# The Elite Of The Elite Linebackers

November 13, 2011; Cleveland, OH, USA; St. Louis Rams middle linebacker James Laurinaitis (55) drags Cleveland Browns quarterback Colt McCoy (12) out of bounds in the fourth quarter at Cleveland Browns Stadium. St. Louis won 13-12. Mandatory Credit: Rick Osentoski-US PRESSWIRE

It is an utter travesty and clear evidence in the failure of the voting system that James Laurinaitis has been deprived of a Pro Bowl appearance. There are a number of reasons that may have contributed to this disrespect, whether is be the lack of media coverage that the Rams receive, the lack of talent around him that has consistently ranked the Rams defense in the lower tier of the league, or the presence of Patrick Willis in the same conference hogging all the publicity. Whatever the reasoning may be, Laurinaitis has received little attention on the national stage for his production and efficiency. But how can you truly gauge efficiency? Tackles, sacks, and pass deflection can hold a light to the true picture of efficiency, but in order to see the whole picture you need a much more detailed evaluation.

Pro Football Focus recently compiled a massive three-year database of statistics, analyzing individual players on anything from the amount of pressures a running back has given up to the average number of yards per route ran by a particular wide receiver. Included in that, of course, is some extremely useful information on tackling; specifically, total tackles, missed tackles totals, and tackle efficiency for all linebackers over the past 3 years.

In terms of overall tackles, Laurinaitis ranks 5th among all linebackers, and, more importantly, 1st in the NFC West. Laurinaitis has amassed 346 total tackles, a combination of 299 solo tackles and 47 assisted tackles. Other notable names within the Top 10 are London Fletcher with 389 tackles (1st), Patrick Willis with 343 (6th), and Ray Lewis with 309 (9th).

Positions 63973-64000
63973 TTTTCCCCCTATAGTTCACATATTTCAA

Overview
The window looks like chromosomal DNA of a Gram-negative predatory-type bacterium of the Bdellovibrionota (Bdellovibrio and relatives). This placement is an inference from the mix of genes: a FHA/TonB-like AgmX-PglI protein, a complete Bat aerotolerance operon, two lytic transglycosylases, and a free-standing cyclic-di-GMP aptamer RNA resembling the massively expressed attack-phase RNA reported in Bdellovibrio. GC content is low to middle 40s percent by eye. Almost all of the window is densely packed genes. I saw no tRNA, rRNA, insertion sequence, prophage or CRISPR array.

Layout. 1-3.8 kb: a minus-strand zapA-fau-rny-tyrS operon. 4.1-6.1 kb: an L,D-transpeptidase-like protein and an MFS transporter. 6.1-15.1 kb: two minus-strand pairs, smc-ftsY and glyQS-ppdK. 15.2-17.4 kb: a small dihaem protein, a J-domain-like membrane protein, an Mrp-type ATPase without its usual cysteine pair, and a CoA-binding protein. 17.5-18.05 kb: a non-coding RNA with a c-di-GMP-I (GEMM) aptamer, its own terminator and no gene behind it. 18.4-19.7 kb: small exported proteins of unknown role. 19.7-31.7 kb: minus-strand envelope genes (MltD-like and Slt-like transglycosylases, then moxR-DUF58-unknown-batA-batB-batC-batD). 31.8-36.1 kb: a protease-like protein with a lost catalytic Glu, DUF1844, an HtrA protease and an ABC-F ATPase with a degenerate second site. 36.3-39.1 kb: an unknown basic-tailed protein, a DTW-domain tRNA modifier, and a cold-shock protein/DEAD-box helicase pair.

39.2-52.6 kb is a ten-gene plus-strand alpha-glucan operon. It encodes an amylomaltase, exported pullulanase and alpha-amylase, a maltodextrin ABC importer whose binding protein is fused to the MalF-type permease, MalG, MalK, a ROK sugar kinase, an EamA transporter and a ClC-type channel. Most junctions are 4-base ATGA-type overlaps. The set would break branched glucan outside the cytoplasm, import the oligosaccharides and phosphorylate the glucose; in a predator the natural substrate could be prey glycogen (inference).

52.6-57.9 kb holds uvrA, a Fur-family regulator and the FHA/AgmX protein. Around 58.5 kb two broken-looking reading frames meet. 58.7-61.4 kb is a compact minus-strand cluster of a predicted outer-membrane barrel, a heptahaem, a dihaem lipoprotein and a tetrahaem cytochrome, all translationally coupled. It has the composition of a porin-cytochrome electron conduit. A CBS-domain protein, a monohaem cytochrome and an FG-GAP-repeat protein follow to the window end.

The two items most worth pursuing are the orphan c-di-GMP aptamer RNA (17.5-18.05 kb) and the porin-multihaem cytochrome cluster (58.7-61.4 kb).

On the other side of the coin, PFF also reveals the linebackers most likely to have their tackles broken off, where they listed the players with the most missed tackles over the past three years. Included in the list are OLB Lance Briggs with 38 missed tackles (1st), who made the Pro Bowl roster as a starter in 2009, and MLB London Fletcher with 32 missed tackles (6th), who made the Pro Bowl in both 2010 and 2011. Granted, the more attempted you have at tackles, the  greater your chances of missing, but a Pro Bowl caliber player should not be on this list. Other notable payers on this list, possibly of interest to the Rams, are current OLB Rocky McIntosh (T-8) and ex-Ram MLB Will Witherspoon (T-10).

Now for the real analysis, the real judgement of efficiency. Raw numbers are a poor indicator of actual performance, since all statistics have to be taken within a greater, more encompassing context. For context, you need a variety of numerical values formulated to give a more accurate assessment of the desired variable. PFF combines the key elements of  ”tackling” to create their formula. Their equation for efficiency is pretty straightforward:

$\frac{Solo Tackles + Assisted Tackles + Missed Tackles}{Missed Tackles}= Tackling Efficiency$

In more basic terms, it is the number of times a player attempted to tackle an opposing runner over the number of times they failed to bring the carrier down.  This puts “tackling” in context, since attempts will be counterbalanced through the weight put on missing tackles. The players at the high end of this list are those who maximize every opportunity to tackle a ball carrier, and very rarely make a mistake. Of the Top 10 players listed in total tackles, only three of those players are in Top 10 in tackling efficiency (TE), which goes to show that raw numbers do not tell the whole picture. Those three include: Patrick Willis with a 25.5 TE (2nd), Jerod Mayo with a 20.0 TE (8th), and…  James Laurinaitis with a 22.6 TE (6th).

Not only does Laurinaitis put up the numbers through raw totals, but he supports those numbers with efficiency in tackling, something that the Rams linebacking core has not had in the recent future. How a Pro Bowl spot has eluded Laurinaitis to this point is beyond comprehension, but at the end of the day, regardless of his lack of hardware, the St. Louis Rams have one of the greatest linebackers in the NFL as their defensive signal caller. Lets hope we can get him that contract soon and keep him in the Blue and Gold for a long, long time.

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